The gruesome dispassion of genius

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posted on Feb, 1 2009 @ 08:54 PM
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reply to post by Illusionsaregrander
 


A bit of a paradox, eh?

One definition of 'dispassion' is:


dispassion, dispassionateness, dryness (objectivity and detachment) "her manner assumed a dispassion and dryness very unlike her usual tone"
Source


So, in this example, Newton's passion for the exploration of scientific rationality fueled his ability for dispassionate experimentation.

When does such passion undermine it's own justification, by its resulting actions, I wonder? We could perhaps say "when it begins to harm others", but is that a moral or a pragmatic line that's drawn there?

And is the ability to maintain such dichotomy - emotionlessness driven by deep emotion - an attribute of genius? I'm reminded of Doulas Adam's definition of intelligence: the ability to maintain simultaneous contradictory ideas: "Having both tea and no tea".




posted on Feb, 1 2009 @ 09:22 PM
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reply to post by Ian McLean
 


I think a passion for objective truth (to the degree it is possible for humans) requires dispassion for the egoic self. So yes, I suppose it is a bit of a paradox.

Although I think it could equally be explained simply by being more clear about what the object of the passion is. Those with a great deal of selfish passion, passion that is directed towards their physical self, their position in life, their own beliefs, ideas, etc., not surprisingly have less passion for "the thing in itself" or truth divorced from personal bias.

I think the common definition is simply a reflection of the fact that by far the greater number of people have passion first and foremost for their own interests, beliefs, ideas, etc. So they assume that a passion for "truth" or wisdom is a lack of passion altogether. I suppose they simply dont pause to think that there is something other than the egoic self worthy of great love.



posted on Feb, 1 2009 @ 09:37 PM
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Originally posted by Ian McLean

When does such passion undermine it's own justification, by its resulting actions, I wonder? We could perhaps say "when it begins to harm others", but is that a moral or a pragmatic line that's drawn there?



I am not familiar enough with Adams to comment on that aspect of what you said, but the above I think I can.

I will go back to my first example. Dispassion as it is displayed in genius is not really a lack of passion. It is a passion for truth that supercedes passion for self interest. It is a passion for seeing things the way they are, rather than a passion for viewing things through the lens of self interest. And upon seeing things for what they really are, one then continues by not forcing upon the things-that-are ones own view. Instead, one observes and experiments within the bounds of "what is." NOT forcing ones opinion upon the subject, but operating withing objective reality as much as this is possible.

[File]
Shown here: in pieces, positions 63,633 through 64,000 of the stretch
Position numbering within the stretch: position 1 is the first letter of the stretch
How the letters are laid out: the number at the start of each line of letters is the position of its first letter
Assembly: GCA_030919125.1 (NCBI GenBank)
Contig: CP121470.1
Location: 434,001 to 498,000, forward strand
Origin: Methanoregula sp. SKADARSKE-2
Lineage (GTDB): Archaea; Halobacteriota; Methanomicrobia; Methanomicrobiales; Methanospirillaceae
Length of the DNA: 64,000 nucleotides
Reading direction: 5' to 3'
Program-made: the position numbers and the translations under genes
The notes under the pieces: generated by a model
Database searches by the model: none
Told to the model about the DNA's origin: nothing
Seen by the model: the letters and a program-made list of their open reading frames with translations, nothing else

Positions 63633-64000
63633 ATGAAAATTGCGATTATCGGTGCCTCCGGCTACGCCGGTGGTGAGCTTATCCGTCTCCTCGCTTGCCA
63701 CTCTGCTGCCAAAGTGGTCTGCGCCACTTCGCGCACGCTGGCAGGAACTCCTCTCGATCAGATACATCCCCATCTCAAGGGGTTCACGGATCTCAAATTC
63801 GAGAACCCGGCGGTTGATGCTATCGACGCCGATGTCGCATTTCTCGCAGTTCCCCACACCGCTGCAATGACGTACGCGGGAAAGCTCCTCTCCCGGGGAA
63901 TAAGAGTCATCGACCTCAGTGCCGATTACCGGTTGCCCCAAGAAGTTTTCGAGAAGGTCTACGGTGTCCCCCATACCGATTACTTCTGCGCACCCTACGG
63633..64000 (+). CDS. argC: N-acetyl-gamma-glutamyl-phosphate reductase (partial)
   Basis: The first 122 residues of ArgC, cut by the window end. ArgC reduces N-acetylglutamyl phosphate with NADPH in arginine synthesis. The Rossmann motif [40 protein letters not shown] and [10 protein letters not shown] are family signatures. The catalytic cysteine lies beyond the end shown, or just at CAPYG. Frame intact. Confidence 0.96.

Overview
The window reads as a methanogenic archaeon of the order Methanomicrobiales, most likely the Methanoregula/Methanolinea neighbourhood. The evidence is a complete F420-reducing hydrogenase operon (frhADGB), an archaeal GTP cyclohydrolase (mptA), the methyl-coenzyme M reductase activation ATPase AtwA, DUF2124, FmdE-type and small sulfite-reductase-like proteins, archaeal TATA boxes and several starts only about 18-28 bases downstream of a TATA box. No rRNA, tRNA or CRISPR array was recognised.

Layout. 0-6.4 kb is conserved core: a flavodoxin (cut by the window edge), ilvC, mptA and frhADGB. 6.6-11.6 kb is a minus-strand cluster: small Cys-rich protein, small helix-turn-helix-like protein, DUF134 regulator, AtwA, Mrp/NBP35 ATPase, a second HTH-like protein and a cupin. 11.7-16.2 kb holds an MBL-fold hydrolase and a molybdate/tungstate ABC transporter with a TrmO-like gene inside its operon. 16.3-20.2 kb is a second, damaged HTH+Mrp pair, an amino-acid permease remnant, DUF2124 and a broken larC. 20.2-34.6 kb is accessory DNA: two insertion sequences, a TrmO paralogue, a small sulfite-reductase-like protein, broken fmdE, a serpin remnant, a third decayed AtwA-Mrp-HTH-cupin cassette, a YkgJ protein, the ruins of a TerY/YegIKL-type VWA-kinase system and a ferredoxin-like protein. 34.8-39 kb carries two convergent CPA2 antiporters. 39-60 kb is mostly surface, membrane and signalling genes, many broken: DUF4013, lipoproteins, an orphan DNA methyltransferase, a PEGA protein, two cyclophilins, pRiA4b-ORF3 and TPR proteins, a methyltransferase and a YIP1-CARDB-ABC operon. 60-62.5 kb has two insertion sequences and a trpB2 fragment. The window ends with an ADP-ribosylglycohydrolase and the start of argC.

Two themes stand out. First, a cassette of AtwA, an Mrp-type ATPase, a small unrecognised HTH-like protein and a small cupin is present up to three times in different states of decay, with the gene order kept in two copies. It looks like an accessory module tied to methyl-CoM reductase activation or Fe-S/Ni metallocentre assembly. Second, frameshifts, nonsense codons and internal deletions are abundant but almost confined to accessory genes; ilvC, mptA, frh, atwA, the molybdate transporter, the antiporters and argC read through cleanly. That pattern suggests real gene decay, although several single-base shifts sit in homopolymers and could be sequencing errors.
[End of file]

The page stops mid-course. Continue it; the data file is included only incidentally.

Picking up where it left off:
If one is capable of this sort of "dispassion" that also means that one can see that people and creatures do not like to suffer. It is obvious, everyone can see this. What people DO in practice is justify imposing their will or opinion upon the suffering thing. That is not "dispassion." That is the same egoic "passion for your own egoic self" that is most common among humans.

If you are truly dispassionate towards your own personal bias, your own desire for, or wish to, or opinion, what could possibly make you feel your own "desire to know" should infringe upon the right of another beings, "desire not to suffer?" It isnt a moral choice at all. It is a logical one. If one is not holding oneself to a separate standard, an elevated one, what could possible cause one to think that "I" have more of a right than "you?"

It is only selfish passion that makes us feel OUR ideas, OUR beliefs, and OUR wishes, should somehow take precedence over the simple facts of the matter. A passion for truth itself requires that you set your own preferences aside and consider what actually IS in the moment. Not what you wish was, or what you think should be.

So a truly dispassionate person would not create a justification for placing their own desires over that of another. They would not make a special case for their own interests. I would not say that was a morally based choice at all, simply a dispassionate one. (Where the term actually refers to a lack of selfish passion, not a lack of passion altogether.)





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